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Properly positioning a cell's chromosomes at the center of the mitotic spindle is a tricky business. Errors or failures in spindle attachment can cause chromosome mis-segregation, leading to cell death or to cancer. Scientists are finally starting to get a handle on this problem, thanks in part to the work of Tarun Kapoor.
Kapoor approaches cell biology from a chemist's perspective, using techniques he learned during his graduate studies with Stuart Schreiber at Harvard. There, Kapoor merged combinatorial chemistry with rational drug design to develop inhibitors to probe the function of SH3 protein domains (1). Kapoor later joined Tim Mitchison's lab, also at Harvard, for his postdoctoral work, and was introduced to motor proteins, their role in mitosis, and the microscopy techniques needed to study these topics (2).
Now, as a tenured professor at Rockefeller University, Kapoor uses high-resolution microscopy and targeted drug design to probe the mechanisms behind spindle attachment and mitotic positioning of chromosomes (3–5). We called him to find out how chromosomes reach the middle ground.
What first got you interested in science?
I grew up in Calcutta, a major city in eastern India. As a child I went to the equivalent of a private school. It had a very science-centric curriculum, which I enjoyed. But I think the thing that most inspired me to pursue a career in science was when I saw the television broadcast of the first Indian astronaut in space, Rakesh Sharma. Television was just starting to spread in India, so there were only a few hours of coverage on the event, but I vividly remember him waving into the camera and saying that the most beautiful place that he could see on Earth was India. It was just one of those magical moments.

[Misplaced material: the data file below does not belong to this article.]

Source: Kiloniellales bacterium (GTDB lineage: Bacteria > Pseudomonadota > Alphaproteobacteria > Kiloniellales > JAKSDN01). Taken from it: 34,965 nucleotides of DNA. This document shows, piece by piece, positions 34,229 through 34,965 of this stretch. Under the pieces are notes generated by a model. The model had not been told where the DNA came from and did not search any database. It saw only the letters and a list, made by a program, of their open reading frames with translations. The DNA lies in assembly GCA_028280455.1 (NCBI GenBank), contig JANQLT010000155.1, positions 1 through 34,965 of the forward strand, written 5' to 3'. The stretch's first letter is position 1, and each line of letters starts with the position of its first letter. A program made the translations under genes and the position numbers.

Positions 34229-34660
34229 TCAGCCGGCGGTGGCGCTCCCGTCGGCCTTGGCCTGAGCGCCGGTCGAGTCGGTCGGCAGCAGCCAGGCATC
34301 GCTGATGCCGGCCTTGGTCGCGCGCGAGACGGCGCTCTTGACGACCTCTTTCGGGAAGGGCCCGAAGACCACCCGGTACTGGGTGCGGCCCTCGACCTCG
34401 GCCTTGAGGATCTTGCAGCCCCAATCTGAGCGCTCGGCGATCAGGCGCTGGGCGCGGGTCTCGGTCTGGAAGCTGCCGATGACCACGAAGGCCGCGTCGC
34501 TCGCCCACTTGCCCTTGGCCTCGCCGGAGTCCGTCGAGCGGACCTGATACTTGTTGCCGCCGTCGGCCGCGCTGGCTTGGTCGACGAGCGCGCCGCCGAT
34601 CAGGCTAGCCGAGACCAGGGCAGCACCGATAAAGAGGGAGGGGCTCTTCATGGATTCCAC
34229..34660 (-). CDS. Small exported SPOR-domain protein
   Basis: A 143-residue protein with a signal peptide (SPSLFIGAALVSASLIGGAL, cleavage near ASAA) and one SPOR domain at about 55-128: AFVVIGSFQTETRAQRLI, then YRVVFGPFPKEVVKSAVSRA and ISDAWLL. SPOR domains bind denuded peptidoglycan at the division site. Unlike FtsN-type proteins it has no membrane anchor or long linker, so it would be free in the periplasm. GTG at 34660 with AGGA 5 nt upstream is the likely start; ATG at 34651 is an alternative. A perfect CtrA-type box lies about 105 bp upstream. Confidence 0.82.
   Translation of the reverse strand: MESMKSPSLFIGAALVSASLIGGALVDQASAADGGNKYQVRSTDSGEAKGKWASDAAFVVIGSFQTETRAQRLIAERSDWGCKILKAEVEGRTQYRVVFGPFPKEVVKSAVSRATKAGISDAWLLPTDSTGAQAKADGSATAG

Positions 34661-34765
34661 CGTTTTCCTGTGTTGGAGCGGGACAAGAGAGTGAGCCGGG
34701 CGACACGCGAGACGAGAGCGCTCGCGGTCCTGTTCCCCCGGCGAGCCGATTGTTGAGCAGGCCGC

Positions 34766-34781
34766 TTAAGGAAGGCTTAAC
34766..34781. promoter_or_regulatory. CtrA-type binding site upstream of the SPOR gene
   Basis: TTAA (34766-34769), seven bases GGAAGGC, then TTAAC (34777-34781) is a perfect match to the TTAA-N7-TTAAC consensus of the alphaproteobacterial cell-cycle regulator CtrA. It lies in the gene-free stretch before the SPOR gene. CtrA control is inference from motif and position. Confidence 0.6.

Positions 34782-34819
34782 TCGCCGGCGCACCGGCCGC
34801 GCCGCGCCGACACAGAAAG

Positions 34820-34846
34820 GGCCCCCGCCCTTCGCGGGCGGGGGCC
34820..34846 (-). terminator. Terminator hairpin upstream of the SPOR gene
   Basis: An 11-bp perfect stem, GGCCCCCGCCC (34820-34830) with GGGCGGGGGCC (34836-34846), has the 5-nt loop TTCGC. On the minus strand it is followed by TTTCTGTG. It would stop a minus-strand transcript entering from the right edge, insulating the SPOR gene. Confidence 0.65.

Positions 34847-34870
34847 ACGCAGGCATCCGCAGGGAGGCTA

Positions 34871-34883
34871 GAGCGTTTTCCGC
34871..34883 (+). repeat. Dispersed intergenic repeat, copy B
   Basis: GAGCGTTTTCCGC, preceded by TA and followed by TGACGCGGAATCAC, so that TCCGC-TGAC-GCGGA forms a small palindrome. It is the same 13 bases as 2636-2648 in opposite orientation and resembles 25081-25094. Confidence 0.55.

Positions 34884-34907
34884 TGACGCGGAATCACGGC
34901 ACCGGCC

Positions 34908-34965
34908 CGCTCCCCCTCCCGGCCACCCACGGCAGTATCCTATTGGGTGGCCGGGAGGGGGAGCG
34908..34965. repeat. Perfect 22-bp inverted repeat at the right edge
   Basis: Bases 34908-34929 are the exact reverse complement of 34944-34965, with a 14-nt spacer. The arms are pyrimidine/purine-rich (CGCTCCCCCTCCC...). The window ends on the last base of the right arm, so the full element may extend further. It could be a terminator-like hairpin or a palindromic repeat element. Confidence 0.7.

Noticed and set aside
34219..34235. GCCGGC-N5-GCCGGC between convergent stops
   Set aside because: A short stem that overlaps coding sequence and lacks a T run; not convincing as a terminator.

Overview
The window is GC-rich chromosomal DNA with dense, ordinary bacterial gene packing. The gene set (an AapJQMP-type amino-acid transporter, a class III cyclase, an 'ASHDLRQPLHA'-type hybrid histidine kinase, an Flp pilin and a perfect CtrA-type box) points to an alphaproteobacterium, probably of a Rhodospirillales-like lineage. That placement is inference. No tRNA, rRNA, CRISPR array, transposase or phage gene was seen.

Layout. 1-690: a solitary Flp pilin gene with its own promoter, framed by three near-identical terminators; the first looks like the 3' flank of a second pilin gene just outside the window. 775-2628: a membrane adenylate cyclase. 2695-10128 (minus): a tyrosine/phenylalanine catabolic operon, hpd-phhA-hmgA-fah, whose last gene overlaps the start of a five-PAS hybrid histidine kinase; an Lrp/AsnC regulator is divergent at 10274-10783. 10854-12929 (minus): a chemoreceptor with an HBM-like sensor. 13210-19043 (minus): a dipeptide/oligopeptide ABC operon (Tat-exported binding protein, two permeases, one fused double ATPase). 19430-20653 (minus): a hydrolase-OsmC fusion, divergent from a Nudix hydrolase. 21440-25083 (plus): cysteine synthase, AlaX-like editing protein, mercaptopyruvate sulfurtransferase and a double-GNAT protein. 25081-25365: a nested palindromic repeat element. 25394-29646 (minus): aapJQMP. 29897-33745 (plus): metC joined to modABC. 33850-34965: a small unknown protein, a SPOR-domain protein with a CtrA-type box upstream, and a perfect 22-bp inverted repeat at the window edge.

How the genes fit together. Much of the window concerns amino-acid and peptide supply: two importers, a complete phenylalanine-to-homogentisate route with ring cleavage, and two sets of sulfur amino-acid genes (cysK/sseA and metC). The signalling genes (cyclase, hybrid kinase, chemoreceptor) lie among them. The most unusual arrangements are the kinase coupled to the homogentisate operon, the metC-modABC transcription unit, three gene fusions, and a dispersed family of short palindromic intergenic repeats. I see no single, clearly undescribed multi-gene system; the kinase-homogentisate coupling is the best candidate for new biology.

My friends and I all wanted to be astronauts after that. Ultimately I did not make it into space, of course, but it's one of the things that got me halfway around the world to the United States.
Is that what inspired you to pursue your undergraduate degree in the US?
I'd done very well on my exams in India, and people really encouraged me to go abroad for college. I wanted to go to a technical school, like MIT or the California Institute of Technology. It was tough deciding where to go: there was no Internet then, so the information was rather fragmented. I had to get an old catalogue from the United States Education Foundation in India, and it was somewhat out of date [laughs]. I went to Caltech thinking that Richard Feynman was alive, but it turned out that he had died a few years previously.
Once I got there, I expected to major in physics, but then I got a work-study job in Barbara Imperiali's chemistry lab. I'd never really done any wet work in India. My science education there didn't involve much practical training, so this was all new to me. I got into playing around in the lab, and I just had a blast. I became a real “lab rat.”
“It was extremely cool to learn about all the complexities of cytoskeletal biology from one of the masters of the subject.”
So, having fallen in love with chemistry, you decided to pursue a graduate degree in it, too?
Yes. I thought very carefully about where I wanted to go for graduate school. I got really excited by Stuart Schreiber at Harvard because there was a lot going on in his lab. I joined a subgroup of the lab that was studying Src homology 3 (SH3) protein domains, and teamed up with another graduate student, James Chem. We set about designing small chemicals that would inhibit SH3 domains’ binding to their cognate ligands.
We ended up taking a semi-rational, semi-combinatorial approach to the problem: using a few rules about how molecules bind proteins, we tried to make every possible combination of chemical motifs that obeyed these rules, and tested them all to see if any of them worked. We found some compounds that worked in vitro, but it was frustrating because none of them did anything to cells; they were completely boring from a cell biology point of view.
How did you transition from studying SH3 domains to studying kinesin in your postdoc?
Tim Mitchison visited Stuart's lab for a sabbatical. I started talking to him, and it was extremely cool to learn about all the complexities of cytoskeletal biology from one of the masters of the subject. I decided to do my postdoc with him, and apply chemical approaches to biological problems.